Tag Archives: Mountain Gorilla Vet Project, Inc. (MGVP)

Brilliant Golden Monkeys

Team AoC sends their condolences to the families and friends of the individuals killed and a speedy recovery to the people injured in Virunga National Park on 9 July 2008.


A previous lesson exposed our students to drawing an anatomically correct GOLDEN MONKEY, one of the endangered animals living in the nearby Virunga Forest.

Today, Valerie, Eric, Fahad, and I encourage free play as students draw a golden monkey’s face with what they imagine to be its happy expression.
Three golden monkeys by three artists.

Students have fun with color.

Forest Elephants next…


Where Do Gorillas Come From? Illustrating Evolution

Hi Sheryl, Sherri, Louise, and Sara. What a treat to hear from all of you. We would LOVE it if you join us walking through time! Please feel free to help us as we add events to the timeline – we left out a few – but for now I hope this helps the students have a better understanding of how and where their glorious gorillas come from? We’ll slowly add more evolutionary events for future classes. Seems there are some experts in human origins and evolution amongst you all! Louise, perhaps someday I could visit Koobi Fora Research Camp in the Turkana Basin. I promise not to get in the way of your team! So, gals, I hope you like the student’s drawings below. Thanks for your interest and encouragement.

Starting 4.6 billion years ago with the formation of PLANET EARTH and onwards to the introduction of the PROKARYOTE cell we stop at the ORGANGUTAN evolving in Asia approximately 8 million years ago. In the field outside of the classroom, I am perplexed by what the kids are pointing to. I turn around and look at the volcanoes in the near distance and discover the kids are pointing to tourists hiking up a volcano on their trek to view the mountain gorillas.

Then it was time to move into the classroom to put what we just learned on paper. Students use oil pastels on pastel paper for their illustrations.

Illustration by Shingiro adult student, Jean de Dieu MUNYAZIBONEYE.

TUYIRINGIRE’s illustration. Thirteen years old.

Claudine NYIRABAGENZI’s picture. Fourteen years old.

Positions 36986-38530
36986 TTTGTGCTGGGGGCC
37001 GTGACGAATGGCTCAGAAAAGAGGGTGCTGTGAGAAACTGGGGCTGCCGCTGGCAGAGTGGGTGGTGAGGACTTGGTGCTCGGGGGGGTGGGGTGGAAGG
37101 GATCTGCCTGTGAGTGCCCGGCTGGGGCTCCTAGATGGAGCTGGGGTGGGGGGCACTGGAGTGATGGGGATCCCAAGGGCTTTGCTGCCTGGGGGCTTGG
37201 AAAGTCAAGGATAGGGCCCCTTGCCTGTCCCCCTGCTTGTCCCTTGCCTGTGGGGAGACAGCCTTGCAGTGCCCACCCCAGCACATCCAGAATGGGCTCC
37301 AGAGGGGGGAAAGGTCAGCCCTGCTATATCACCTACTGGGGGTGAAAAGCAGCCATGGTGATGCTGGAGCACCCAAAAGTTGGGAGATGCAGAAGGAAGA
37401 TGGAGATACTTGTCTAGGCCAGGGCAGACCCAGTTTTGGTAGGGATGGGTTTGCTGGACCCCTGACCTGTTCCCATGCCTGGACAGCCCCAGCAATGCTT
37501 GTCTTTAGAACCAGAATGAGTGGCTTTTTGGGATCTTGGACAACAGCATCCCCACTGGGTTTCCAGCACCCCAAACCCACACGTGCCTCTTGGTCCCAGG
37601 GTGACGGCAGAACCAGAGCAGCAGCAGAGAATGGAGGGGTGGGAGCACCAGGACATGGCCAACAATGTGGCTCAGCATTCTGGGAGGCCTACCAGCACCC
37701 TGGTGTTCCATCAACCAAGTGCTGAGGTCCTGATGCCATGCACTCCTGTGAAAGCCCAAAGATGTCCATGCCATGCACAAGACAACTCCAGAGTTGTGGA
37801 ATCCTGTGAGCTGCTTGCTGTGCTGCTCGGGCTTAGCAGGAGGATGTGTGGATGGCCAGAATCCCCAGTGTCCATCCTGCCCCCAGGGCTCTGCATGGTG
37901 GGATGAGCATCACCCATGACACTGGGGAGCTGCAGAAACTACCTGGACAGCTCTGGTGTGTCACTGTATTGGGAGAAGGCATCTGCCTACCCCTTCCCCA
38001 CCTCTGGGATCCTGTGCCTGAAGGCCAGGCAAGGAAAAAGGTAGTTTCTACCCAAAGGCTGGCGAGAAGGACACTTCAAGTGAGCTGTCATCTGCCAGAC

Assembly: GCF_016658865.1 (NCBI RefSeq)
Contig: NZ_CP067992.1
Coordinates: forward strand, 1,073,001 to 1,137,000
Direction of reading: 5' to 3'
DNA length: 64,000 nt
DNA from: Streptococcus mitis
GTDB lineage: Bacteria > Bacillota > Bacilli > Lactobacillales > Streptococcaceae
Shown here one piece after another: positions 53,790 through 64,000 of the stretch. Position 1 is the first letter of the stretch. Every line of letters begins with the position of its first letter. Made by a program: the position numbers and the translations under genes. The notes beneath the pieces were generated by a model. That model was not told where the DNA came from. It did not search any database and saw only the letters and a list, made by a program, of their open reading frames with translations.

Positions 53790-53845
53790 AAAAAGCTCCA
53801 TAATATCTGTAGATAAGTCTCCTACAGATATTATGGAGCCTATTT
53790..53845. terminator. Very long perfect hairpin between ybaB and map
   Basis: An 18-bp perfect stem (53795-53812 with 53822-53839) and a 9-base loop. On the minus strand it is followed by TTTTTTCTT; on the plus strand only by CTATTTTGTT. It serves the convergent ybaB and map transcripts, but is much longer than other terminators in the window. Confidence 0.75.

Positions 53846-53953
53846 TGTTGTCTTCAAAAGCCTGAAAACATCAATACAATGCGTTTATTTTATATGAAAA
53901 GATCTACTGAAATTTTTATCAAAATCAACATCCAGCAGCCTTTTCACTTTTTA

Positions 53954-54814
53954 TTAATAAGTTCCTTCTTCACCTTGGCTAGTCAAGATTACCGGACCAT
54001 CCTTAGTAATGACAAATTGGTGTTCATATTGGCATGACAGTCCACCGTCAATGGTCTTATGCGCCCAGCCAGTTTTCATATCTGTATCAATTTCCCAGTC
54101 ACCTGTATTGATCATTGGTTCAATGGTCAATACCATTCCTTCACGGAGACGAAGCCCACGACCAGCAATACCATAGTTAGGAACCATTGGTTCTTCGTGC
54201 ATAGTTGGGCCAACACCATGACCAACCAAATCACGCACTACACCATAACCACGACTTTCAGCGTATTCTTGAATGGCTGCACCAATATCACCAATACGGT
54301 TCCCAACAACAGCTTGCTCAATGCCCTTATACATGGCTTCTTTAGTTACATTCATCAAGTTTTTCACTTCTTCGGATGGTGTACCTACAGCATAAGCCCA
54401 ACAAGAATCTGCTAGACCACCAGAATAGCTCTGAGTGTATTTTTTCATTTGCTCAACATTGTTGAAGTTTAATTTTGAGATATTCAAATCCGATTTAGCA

Students talk about their work.

Jolise TUYISHIME’s drawing. Fourteen years old.

This particular lesson is now on display at l’hotel Muhabura in Musanze Town. Here, Valerie discusses the lesson with a visitor.

Where Do Gorillas Come From?

“Where do gorillas come from?” a student asks our guest speaker, a guide from the park service, (ORTPN). We hear a bit of nervous laughter and no further discussions. I ask myself, “Why?” It isn’t an easy question to tackle, to be sure. Should Team AoC avoid addressing this wonderful question which we receive from nearly every group we work with?

Valerie, Eric, Fahad, and I agree to design a basic interactive lesson about Earth, life, and the great apes, but first we need an evolution timeline crash course of our own! We read and receive help from Dr. Magdalena,
MGVP’s Regional Field Veterinarian. We also agree we need to keep it simple – filling in the spaces of evolutionary development over time. Preparing the students for the following week’s class, we ask them to consider three questions:
1. When was Planet Earth formed?
2. When did life first appear on Earth?
3. Where do gorillas come from?

The approximate time of Planet Earth’s formation seems to be a good place to start. In a previous post, I introduced you to Alphonsine, a Rwandan artist living near Parc National des Volcans, who makes all kinds of things from dried banana leaves. Alphonsine giggled as she walked away with our command of a big round ball, and yet she produced just what we were looking for, Planet Earth.

In the field near the classroom, we take a walk through time, beginning approximately 4.6 billion years ago. Kids meander about Planet Earth.

Stepping forward just a few steps, we stop at the Prokaryote approximately 4 billion years ago, suggesting the simple cell represents first signs of life on Earth.

Now a really big leap on our timeline and we jump to find the ORANGUTAN evolving in Asia approximately 8 million years ago. Volunteers help by wearing papier mache masks made by Eric and Fahad.

Weeks of planning and preparation for the exercise were quickly coming to an end. Valerie and I got somewhat nervous and wanted to see how the masks looked and if they would be ready. We were thrilled when we saw the 5 great ape faces drying in the sun at Fahad’s house. Valerie inspected further by testing the chimpanzee mask. The chimp is my favorite.

Six million years ago GORILLAS were evolving.

HUMINOID, what will become modern human, and CHIMPANZEES split on our evolutionary timeline.

BONOBO’S, Valerie’s favorite of the great apes, branched from CHIMPANZEES approximately 2 million years ago. Above is a photograph of Eric and an adult student from Shingiro.

And here we are, MODERN HUMANS – not a final stopping point, but where we are presently.

After our walk on the timeline, we head into the classroom.
Coming up next, our student’s oil pastel drawings illustrating WHERE DO GORILLAS COME FROM?